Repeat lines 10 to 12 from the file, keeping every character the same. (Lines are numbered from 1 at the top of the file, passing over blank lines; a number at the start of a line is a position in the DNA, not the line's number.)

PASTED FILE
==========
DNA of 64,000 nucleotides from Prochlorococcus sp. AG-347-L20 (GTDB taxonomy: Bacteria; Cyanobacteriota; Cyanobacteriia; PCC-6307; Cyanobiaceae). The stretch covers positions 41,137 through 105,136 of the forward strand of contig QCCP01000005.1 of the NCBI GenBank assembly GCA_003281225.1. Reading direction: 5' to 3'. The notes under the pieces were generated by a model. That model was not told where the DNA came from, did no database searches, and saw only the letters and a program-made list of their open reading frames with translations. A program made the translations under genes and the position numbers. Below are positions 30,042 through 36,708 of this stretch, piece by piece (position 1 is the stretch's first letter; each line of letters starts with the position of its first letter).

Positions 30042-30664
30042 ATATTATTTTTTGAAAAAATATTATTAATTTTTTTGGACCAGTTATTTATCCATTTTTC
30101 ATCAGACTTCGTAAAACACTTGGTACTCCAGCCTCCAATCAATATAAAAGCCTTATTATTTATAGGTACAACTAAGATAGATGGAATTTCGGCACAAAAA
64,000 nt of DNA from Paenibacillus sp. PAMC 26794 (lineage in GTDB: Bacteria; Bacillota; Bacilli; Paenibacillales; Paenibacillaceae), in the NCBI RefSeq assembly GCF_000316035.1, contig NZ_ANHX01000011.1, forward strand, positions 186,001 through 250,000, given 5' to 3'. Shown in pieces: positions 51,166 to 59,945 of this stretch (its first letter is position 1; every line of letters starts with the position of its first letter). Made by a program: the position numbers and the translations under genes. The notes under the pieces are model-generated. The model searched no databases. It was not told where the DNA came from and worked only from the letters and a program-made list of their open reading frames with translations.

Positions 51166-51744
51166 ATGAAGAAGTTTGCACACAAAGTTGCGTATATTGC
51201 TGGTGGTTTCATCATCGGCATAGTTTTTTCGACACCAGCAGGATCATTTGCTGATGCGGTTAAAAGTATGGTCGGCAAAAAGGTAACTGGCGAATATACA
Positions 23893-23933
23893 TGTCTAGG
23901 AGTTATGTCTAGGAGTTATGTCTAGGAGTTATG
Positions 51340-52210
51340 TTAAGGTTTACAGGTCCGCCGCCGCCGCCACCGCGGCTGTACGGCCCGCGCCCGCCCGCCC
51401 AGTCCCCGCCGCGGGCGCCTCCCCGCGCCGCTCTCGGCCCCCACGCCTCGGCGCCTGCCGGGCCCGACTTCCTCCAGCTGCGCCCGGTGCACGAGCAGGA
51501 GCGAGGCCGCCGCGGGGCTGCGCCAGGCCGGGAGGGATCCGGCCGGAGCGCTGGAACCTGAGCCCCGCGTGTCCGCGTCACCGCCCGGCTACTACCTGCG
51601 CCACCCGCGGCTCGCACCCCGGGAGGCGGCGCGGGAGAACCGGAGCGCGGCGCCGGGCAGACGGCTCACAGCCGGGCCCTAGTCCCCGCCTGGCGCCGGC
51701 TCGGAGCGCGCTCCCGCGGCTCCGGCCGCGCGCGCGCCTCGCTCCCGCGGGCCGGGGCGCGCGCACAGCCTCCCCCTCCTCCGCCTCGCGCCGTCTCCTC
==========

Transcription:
23893 TGTCTAGG
23901 AGTTATGTCTAGGAGTTATGTCTAGGAGTTATG
Positions 51340-52210